The absence of 1517

Here is a beautiful visual joke which works only from the modern perspective that understands 1517 as one of the most important years in Western history: nothing, according to this chronicle, occurred in that year that was at all of note, and yet a suggestive blank space has been left. The entry for 1515 at the top of the same page notes the succession of François Ier in France, and records the roughly simultaneous promotions of Thomas Wolsey to the positions of Archbishop of York, Lord Chancellor of the realm, and Cardinal in that year, throwing the absence of comment on contemporary activity in Wittenberg into sharper relief. Across the opening, Luther’s condemnation by the Pope is noted with apparent approval, and the chronicler continues to observe Wolsey’s achievements alongside increasing disturbance in Germany through the final entries, the last of which, for 1525, describes the Peasants’ War with horror as a period of unmitigated destruction. The chronicle thus encodes an active resistance to turning what we now see as an inevitable Reformation into a narrative. Five hundred years later, we might be tempted to fill its blank space—or we might prefer not to, choosing instead to follow the prompt of this chronicler to place our emphasis elsewhere, and narrate history according to timelines configured differently. BW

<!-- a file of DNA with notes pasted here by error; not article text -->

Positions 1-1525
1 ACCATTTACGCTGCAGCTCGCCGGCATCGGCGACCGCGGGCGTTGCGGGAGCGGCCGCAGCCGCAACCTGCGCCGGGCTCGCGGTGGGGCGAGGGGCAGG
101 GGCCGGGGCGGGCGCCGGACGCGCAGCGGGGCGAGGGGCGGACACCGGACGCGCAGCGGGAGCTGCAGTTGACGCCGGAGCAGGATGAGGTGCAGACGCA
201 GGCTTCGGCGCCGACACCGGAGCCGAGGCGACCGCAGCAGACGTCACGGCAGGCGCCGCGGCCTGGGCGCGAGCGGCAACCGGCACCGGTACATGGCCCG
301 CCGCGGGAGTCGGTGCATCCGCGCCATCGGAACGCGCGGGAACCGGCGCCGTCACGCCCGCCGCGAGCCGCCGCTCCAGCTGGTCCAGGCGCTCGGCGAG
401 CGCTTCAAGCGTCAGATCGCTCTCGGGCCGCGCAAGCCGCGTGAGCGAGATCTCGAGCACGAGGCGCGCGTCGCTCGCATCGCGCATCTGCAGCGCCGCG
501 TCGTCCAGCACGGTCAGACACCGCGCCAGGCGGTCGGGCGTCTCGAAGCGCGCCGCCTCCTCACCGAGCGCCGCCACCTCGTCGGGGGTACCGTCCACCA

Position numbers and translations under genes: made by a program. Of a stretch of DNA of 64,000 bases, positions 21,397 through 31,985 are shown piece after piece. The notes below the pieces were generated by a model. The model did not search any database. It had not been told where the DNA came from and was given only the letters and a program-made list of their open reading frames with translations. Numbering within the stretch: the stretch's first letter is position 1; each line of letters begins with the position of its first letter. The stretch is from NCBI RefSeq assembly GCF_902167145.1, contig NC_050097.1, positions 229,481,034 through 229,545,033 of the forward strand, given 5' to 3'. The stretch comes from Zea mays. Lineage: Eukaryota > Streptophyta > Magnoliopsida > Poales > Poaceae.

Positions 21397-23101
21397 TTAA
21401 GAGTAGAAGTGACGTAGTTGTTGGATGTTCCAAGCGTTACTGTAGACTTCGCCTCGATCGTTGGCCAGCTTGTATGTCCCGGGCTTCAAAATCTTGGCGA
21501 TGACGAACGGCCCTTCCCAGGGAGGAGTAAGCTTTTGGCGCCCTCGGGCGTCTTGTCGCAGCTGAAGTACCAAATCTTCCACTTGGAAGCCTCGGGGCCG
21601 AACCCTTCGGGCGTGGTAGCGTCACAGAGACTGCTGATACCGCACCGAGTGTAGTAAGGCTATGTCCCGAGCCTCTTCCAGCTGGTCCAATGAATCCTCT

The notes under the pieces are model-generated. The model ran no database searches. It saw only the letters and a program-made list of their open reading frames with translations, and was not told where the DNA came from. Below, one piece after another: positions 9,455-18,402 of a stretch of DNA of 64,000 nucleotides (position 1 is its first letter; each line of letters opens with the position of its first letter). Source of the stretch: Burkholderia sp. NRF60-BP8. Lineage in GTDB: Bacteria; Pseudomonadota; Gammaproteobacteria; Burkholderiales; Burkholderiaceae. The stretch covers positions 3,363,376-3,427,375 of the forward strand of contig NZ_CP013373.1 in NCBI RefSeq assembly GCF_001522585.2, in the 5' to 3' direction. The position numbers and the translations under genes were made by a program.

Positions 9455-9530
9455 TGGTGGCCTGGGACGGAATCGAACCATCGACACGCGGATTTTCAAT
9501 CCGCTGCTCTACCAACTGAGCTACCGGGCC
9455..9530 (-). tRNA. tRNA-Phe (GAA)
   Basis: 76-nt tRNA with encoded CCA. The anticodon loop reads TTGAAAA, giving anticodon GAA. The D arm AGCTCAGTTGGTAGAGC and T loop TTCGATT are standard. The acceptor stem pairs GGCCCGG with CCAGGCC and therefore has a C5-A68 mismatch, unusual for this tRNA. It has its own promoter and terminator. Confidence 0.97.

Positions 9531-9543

‘A chronicle of the world from the Creation to 1525’, early sixteenth century.

LPL: MS 66, fo. 312v-313r

Further reading:

Peter Marshall, 1517: Martin Luther and the Invention of the Reformation (Oxford, 2017).

C. Scott Dixon, ‘Luther’s Ninety-Five Theses and the Origins of the Reformation Narrative’, English Historical Review (2017),

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